Williams and Thayer on opposite GOP tickets in '11?

05/25/2010 09:40 PM

(UPDATED 11:48 a.m.) Two Republican state senators could find themselves on opposite sides of the 2011 Republican gubernatorial primary.

Sen. Damon Thayer

The Lexington Herald-Leader broke the story Tuesday night that state Sen. Damon Thayer, R-Georgetown, is considering running on a ticket with Bill Johnson, a Todd County businessman who ran in this spring’s Republican primary for U.S. Senate before dropping out in March. Johnson told the newspaper he hopes to decide by June or July.

If Thayer joins up with Johnson, he could be going up against a slate that includes Senate President David Williams, R-Burkesville, who has long been mentioned as a possible candidate for governor. The Herald-Leader story, in fact, said Thayer and Johnson both named Williams — along with Agriculture Commissioner and former University of Kentucky basketball player Richie Farmer and Stanford banker Jess Correll as formidable Republican opponents.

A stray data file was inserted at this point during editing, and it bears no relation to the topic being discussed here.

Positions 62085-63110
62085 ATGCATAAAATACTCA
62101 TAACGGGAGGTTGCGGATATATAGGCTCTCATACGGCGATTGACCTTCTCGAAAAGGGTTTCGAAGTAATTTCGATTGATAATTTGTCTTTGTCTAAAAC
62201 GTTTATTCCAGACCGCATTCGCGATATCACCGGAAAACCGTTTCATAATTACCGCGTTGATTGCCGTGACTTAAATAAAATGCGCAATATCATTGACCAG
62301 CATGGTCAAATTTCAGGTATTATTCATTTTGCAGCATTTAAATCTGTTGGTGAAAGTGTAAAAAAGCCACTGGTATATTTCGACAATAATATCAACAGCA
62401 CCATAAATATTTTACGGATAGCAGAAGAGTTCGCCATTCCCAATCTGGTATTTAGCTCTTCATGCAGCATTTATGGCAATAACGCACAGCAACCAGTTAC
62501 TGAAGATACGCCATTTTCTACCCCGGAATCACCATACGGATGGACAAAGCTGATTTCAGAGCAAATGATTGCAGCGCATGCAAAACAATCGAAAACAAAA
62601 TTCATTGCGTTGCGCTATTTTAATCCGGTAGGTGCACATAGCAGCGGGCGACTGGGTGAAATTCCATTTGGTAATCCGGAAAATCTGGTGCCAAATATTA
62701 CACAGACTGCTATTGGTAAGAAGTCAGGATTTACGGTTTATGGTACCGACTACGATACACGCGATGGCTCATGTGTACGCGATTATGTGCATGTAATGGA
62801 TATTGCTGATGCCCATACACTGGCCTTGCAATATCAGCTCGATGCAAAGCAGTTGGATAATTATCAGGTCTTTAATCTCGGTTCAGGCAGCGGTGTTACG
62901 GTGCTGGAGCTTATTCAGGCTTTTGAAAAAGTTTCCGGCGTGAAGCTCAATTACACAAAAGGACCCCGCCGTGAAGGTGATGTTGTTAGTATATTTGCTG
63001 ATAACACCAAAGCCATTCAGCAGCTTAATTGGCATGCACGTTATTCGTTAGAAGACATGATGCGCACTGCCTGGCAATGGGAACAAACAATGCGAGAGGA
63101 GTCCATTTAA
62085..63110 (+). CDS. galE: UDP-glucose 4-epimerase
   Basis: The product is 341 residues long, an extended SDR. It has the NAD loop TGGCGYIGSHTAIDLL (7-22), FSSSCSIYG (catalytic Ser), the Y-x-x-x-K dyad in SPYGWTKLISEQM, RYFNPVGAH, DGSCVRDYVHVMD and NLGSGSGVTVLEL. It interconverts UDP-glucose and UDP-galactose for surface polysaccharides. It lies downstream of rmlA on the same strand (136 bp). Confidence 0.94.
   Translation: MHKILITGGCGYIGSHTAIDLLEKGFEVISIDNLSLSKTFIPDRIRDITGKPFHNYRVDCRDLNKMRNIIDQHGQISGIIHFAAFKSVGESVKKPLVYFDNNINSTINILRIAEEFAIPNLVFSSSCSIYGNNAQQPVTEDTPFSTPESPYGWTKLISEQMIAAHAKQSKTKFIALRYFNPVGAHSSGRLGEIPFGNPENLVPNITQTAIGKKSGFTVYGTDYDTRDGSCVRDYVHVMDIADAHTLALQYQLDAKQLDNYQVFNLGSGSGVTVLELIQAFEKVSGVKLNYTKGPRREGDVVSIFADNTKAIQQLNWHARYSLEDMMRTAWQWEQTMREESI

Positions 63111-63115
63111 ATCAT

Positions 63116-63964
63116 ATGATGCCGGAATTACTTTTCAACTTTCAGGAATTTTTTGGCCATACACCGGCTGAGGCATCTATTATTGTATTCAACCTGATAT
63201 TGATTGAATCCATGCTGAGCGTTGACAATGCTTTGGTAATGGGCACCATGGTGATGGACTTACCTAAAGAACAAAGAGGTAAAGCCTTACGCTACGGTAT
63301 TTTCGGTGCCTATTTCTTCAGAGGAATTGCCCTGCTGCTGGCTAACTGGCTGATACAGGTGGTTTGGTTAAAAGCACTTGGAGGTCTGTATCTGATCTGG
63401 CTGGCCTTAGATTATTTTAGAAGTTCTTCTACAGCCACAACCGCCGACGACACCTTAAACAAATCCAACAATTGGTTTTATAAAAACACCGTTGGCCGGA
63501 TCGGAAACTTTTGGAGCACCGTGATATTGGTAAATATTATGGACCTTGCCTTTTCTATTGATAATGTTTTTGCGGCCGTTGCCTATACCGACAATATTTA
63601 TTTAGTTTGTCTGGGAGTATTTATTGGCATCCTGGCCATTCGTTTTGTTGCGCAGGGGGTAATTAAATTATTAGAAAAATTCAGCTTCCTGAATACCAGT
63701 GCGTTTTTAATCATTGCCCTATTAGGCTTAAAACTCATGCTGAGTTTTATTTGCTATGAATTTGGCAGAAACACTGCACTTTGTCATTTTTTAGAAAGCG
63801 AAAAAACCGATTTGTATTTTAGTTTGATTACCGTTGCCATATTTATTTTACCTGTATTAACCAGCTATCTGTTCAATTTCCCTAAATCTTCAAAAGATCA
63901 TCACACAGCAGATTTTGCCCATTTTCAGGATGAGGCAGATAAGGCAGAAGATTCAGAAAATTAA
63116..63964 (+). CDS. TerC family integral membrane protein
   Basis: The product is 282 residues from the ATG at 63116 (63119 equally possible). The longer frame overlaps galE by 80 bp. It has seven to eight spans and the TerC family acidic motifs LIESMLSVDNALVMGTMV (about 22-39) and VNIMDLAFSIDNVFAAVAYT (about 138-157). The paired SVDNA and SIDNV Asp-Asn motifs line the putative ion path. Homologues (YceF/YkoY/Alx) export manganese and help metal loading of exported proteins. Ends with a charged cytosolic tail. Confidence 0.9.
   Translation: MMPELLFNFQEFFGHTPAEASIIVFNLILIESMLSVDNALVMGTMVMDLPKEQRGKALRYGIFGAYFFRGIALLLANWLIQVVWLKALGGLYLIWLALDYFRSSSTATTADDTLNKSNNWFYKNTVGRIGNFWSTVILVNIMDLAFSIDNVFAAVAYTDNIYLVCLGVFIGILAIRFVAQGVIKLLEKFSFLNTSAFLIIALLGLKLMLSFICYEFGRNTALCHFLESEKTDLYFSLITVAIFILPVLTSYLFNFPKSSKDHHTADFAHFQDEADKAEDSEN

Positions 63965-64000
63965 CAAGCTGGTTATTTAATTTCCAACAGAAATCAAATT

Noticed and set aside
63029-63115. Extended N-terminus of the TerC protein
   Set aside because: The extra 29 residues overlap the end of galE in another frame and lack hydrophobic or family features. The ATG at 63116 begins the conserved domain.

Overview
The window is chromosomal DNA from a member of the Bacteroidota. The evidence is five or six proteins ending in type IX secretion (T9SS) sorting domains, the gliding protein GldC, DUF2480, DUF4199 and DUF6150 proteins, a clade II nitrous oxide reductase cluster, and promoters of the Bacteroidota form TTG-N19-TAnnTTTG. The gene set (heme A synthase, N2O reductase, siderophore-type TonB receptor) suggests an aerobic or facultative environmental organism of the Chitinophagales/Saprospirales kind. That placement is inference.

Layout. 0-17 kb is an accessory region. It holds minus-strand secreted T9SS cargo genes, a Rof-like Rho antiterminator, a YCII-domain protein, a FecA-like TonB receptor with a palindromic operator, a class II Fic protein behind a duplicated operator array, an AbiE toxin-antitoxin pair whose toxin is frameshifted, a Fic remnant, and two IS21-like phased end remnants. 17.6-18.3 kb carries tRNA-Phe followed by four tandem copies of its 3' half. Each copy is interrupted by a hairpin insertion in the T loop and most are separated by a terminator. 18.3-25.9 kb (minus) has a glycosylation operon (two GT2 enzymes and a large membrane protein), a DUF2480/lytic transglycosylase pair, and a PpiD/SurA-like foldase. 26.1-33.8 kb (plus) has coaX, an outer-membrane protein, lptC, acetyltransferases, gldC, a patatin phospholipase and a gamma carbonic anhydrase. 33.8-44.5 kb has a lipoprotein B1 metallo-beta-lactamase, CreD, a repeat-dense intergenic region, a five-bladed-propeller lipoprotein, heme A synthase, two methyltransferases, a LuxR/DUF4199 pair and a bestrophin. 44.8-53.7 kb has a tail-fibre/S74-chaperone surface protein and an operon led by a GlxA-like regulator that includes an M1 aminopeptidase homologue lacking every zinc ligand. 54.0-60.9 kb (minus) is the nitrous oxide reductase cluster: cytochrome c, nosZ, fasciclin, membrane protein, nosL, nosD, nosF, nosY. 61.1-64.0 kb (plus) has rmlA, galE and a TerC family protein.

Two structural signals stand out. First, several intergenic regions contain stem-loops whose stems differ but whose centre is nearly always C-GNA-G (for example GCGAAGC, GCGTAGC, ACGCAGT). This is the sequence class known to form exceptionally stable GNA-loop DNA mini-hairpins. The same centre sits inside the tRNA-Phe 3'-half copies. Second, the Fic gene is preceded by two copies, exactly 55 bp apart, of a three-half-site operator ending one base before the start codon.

UPDATED: But Thayer said Wednesday that he doubted he would go up against a Williams or Farmer ticket.

“It is highly likely that I will not be on a ticket if President Williams or Commissioner Farmer are also on a ticket,” Thayer said.

Williams hasn’t announced any intentions. But he’s been talking in loftier terms lately about his role, the role of the governor and what he considers the best interest of Kentucky.

For instance, when asked Monday if he and other Republican Senators found themselves in the same corner as Democratic Gov. Steve Beshear on budget and road construction issues, he said: “We hope that we’re in the people’s corner.”

Senate President David Williams

“The bottom line of it is that a legislature has its proper role, and one of the proper roles is to give a budget document to a governor that will allow him to succeed. We can’t guarantee that he’ll succeed,” Williams said. “If you give the governor a budget document, which dooms him to failure, you’re doing a disservice to the public and you’re not doing your constitutionally-required obligation.”

- Ryan Alessi


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